Violence is cost of doing business on Chicago's south side
Like the Great Chicago Fire in 1871 that claimed much of the city, the south side of the Windy City is burning up, figuratively, threatening to destroy the city again.
Summer started two days ago and already, Chicago has amassed more than 1,000 gun shot victims, almost 200 murders, and 22 random shootings on the city's freeways.
This is Gangland.
In Gangland Chicago, public street corners are considered private real estate and violence is an unavoidable cost of doing business.
Most people wouldn't even set foot on this side of Chicago. Charlie LeDuff isn't most people. This is how he was greeted:
"I admire your balls," said one resident. "Because we don't have the people who have the balls to even step foot on our turf here to see what the f*** is going on."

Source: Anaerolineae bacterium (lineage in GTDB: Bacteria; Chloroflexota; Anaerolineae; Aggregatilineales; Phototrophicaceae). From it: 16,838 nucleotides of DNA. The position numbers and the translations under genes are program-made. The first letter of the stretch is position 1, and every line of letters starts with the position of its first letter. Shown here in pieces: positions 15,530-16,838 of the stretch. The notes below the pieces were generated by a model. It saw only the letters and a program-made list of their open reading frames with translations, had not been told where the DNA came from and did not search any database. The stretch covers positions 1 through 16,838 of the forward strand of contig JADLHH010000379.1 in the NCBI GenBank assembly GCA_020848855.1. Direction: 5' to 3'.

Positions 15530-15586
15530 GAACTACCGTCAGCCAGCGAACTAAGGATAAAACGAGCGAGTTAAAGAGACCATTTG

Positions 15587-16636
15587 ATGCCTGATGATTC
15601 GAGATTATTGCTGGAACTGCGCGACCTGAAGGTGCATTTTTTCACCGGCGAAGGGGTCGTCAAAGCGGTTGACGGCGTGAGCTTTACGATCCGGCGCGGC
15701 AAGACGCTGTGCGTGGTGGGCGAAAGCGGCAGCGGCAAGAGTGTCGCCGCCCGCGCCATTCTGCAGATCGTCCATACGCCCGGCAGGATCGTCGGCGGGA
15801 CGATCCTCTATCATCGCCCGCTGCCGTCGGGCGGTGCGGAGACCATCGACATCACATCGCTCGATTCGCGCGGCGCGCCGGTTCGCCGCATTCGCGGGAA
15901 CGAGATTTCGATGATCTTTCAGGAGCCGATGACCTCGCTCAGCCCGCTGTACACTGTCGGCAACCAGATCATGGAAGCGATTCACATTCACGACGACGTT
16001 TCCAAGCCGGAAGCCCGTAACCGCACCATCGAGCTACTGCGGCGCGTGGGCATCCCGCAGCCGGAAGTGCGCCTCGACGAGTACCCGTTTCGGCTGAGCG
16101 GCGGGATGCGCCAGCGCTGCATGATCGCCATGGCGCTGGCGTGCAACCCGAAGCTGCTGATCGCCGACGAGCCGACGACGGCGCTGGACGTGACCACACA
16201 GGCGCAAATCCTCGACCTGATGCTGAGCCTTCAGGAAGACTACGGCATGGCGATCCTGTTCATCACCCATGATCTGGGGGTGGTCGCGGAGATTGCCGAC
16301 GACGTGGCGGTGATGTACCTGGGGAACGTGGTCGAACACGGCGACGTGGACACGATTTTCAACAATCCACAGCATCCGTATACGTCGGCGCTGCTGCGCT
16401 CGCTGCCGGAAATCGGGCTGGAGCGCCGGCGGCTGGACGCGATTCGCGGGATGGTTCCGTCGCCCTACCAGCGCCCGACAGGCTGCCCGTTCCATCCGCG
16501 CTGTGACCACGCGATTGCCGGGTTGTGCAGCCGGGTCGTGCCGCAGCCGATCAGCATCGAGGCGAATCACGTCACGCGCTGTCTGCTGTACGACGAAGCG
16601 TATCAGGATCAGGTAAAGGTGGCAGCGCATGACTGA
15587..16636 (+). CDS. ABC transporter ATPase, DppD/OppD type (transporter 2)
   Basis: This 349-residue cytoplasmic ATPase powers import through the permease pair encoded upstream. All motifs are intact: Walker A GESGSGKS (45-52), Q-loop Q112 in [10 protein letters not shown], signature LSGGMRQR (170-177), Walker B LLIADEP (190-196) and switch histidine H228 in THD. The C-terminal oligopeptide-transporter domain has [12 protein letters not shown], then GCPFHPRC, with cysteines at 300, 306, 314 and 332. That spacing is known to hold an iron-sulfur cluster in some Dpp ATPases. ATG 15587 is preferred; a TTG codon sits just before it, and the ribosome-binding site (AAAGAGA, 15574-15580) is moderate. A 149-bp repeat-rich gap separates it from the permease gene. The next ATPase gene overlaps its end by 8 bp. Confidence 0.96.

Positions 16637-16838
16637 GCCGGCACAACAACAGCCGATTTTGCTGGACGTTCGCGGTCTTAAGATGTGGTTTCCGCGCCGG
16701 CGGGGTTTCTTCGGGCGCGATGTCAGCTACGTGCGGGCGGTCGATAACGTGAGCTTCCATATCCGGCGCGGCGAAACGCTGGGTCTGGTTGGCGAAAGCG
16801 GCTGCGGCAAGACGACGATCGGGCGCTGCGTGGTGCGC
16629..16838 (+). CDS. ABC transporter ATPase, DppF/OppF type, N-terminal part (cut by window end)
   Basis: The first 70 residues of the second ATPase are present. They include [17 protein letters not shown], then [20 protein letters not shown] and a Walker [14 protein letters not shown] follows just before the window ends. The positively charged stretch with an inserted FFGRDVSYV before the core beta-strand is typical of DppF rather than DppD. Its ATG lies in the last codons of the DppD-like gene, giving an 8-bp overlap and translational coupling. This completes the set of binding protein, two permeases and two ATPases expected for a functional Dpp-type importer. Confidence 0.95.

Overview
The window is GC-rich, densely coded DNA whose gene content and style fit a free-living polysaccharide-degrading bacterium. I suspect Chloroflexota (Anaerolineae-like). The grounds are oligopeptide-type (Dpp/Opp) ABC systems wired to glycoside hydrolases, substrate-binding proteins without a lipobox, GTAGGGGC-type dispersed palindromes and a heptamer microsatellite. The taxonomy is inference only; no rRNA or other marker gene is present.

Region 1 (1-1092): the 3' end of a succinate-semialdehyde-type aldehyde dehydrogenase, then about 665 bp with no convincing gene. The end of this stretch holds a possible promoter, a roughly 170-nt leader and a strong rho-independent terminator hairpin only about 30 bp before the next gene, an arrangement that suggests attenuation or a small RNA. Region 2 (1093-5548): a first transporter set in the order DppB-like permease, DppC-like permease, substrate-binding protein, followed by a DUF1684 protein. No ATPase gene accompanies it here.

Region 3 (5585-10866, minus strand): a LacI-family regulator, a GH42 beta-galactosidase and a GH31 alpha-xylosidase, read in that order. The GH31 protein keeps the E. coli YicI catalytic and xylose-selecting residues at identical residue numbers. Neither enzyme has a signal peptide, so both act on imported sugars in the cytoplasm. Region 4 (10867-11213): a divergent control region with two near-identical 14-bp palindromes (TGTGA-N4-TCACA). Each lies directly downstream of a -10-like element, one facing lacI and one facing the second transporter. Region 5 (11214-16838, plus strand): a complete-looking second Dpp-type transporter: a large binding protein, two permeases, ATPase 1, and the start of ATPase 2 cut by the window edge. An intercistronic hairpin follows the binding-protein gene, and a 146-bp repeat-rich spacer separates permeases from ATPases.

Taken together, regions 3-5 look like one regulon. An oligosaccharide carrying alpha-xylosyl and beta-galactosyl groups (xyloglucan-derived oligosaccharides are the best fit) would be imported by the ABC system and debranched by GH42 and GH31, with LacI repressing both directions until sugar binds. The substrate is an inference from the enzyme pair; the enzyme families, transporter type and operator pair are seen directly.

That coming from one guy on a Chicago corner who knows that violence is a cost of doing business in Gangland.
According to the U.S. Department of Justice, a black person is six times more likely than a white person to be the victim of murder in America.
Black people are also eight times more likely to be the perpetrator, typically against another person of the same race, according to the DOJ.
LeDuff, always looking for answers, wanted to know why. He went to the southside of Chicago to find out. The place he picked? Locals call it "Chiraq."
The south side of Chicago is a dangerous place; a shooting is reported every 3.5 hours. Police don't seem to have a solution - unless you consider a drop in shootings a solution.
"There were a lot less shootings than there were last year," said Chicago Police Dept. Superintendent Gary McCarthy. "I'm not sure if you're aware of that. You hear me talk about progress not success."
So what do the people on the streets of Gangland say? Why do they keep pulling guns over city blocks? Why do police feel helpless on the Chicago streets? And Mayor Rahm Emmanuel weighs in too, kinda, on the next Americans with Charlie LeDuff.